PARIS (Reuters) - Paris-based satellite operator Eutelsat said on Friday it had no right to turn off a Syrian television station that is broadcasting audio messages by ousted Libyan leader Muammar Gaddafi.
Gaddafi, whose whereabouts are unknown, has defiantly spoken several times on Syria-based Arrai TV since losing control of Tripoli on Aug. 23, calling on his supporters to continue their resistance to the new authorities.
Eutel, the world’s third-largest satellite operator, said earlier it was in contact with local distributor Noorsat to see whether Noorsat could stop transmitting Arrai and sister channel al-Oruba, which has also give Gaddafi a platform to speak.
Both channels are owned by Mishan Jabouri, an Iraqi who fled to Syria after the 2003 downfall of Saddam Hussein.
“We talked to Noorsat and Noorsat removed al-Oruba,” Eutelsat spokeswoman Vanessa O’Connor said. “That was their decision and their action. Arrai is still broadcasting and as things stand at the moment we have taken it as far as we can.”
O’Connor said Eutelsat did not judge or censor content and it was not up to it to make the decision to stop transmissions.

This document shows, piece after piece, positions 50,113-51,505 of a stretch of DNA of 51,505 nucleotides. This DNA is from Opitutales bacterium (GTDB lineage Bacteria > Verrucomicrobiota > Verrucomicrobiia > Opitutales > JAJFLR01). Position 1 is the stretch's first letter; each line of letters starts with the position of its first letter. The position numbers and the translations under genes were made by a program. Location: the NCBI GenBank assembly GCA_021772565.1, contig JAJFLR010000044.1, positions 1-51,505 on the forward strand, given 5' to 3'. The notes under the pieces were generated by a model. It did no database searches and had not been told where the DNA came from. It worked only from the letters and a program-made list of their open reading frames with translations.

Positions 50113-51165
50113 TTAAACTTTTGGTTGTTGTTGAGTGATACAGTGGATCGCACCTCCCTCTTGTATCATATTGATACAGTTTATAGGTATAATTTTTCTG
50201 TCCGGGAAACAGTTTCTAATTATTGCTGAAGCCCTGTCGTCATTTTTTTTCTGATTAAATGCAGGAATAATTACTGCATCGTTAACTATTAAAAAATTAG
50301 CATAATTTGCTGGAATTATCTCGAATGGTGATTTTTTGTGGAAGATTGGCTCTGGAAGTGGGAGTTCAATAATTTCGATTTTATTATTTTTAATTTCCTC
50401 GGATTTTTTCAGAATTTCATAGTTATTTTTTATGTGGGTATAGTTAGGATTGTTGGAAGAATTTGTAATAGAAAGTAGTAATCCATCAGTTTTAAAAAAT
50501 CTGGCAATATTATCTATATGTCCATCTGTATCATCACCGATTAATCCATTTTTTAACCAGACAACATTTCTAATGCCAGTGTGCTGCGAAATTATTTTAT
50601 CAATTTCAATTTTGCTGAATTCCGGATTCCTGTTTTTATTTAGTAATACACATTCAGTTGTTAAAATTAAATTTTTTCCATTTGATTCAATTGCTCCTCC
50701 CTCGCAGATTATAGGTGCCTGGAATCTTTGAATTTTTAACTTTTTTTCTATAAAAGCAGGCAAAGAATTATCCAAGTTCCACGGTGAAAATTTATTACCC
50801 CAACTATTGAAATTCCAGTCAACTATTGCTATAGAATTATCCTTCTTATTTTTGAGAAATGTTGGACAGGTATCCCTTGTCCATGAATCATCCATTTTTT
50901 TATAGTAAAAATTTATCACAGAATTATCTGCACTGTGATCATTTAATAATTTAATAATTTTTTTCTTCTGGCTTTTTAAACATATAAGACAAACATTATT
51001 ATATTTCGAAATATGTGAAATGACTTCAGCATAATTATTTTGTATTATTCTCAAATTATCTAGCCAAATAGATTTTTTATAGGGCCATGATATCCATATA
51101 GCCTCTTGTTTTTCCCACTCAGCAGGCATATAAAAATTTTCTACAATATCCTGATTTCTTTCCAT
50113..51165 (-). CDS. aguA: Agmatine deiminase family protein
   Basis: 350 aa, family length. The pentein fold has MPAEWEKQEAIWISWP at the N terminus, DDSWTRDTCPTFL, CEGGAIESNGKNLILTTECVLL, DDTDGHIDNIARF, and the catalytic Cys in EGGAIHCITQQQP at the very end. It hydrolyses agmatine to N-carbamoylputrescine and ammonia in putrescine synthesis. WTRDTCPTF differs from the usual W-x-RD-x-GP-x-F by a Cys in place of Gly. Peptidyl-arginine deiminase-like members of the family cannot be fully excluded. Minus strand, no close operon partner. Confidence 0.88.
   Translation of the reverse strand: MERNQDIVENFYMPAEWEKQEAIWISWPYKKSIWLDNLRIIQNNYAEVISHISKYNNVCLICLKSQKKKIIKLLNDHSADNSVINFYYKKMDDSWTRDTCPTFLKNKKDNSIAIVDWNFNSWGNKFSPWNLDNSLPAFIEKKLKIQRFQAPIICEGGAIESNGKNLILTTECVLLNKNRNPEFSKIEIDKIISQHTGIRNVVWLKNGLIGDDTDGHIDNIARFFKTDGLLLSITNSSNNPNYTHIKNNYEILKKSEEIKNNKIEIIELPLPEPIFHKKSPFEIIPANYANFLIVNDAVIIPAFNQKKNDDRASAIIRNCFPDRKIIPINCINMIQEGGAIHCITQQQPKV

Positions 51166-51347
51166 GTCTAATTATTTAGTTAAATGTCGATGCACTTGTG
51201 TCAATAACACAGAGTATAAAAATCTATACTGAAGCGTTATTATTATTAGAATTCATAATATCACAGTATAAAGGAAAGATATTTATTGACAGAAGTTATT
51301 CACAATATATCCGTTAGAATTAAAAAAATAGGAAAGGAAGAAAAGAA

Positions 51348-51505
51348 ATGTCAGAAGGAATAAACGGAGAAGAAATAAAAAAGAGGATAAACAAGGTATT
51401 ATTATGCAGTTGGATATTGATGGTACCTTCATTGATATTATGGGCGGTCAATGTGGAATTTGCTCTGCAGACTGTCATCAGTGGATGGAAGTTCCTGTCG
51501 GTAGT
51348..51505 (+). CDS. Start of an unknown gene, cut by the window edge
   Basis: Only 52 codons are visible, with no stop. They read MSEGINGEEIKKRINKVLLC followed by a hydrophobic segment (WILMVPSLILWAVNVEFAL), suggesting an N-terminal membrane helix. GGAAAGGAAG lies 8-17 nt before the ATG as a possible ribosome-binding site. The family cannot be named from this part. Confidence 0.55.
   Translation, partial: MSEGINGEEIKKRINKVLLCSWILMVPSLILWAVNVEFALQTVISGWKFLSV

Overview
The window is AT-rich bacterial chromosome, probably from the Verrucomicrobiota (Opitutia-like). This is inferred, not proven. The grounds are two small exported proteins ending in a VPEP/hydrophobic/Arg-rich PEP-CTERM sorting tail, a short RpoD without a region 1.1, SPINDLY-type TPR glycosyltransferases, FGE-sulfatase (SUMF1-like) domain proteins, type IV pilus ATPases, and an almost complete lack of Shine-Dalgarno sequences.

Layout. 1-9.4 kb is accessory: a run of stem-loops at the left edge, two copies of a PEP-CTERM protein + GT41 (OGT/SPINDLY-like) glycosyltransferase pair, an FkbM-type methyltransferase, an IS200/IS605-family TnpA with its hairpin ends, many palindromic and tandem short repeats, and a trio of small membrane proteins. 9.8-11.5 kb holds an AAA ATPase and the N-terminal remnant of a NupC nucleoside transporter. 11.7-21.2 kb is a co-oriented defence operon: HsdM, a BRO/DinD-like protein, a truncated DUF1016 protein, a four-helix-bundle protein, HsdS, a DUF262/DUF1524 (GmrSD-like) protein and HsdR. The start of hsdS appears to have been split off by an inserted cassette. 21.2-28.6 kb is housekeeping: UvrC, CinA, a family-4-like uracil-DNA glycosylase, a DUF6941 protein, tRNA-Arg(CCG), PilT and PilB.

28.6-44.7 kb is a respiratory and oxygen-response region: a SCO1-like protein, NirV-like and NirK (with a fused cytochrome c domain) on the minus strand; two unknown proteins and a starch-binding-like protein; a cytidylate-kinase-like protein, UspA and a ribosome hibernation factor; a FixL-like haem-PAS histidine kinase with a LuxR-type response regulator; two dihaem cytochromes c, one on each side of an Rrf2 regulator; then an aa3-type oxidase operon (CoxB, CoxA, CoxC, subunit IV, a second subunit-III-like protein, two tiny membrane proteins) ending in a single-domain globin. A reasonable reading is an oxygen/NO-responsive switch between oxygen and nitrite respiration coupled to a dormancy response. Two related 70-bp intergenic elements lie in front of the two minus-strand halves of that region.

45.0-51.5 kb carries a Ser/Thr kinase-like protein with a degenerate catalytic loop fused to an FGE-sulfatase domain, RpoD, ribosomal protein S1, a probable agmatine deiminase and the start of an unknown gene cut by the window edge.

“We can’t take it any further now in relation to Arrai,” she said. “It would require an instruction at the level above us ... at the political and regulatory level.”
The French government indirectly owns a 25 percent stake in Eutelsat through the Caisse des Dépôts et Consignations.
In his latest message on Arrai on Thursday, Gaddafi vowed to fight on, saying he would not leave Libya.
“The youths are now ready to escalate the resistance against the rats in Tripoli and to finish off the mercenaries,” he said said in what the Syrian station said was a live broadcast from the North African country.
Reporting by Lionel Laurent and John Irish; Editing by Mark Heinrich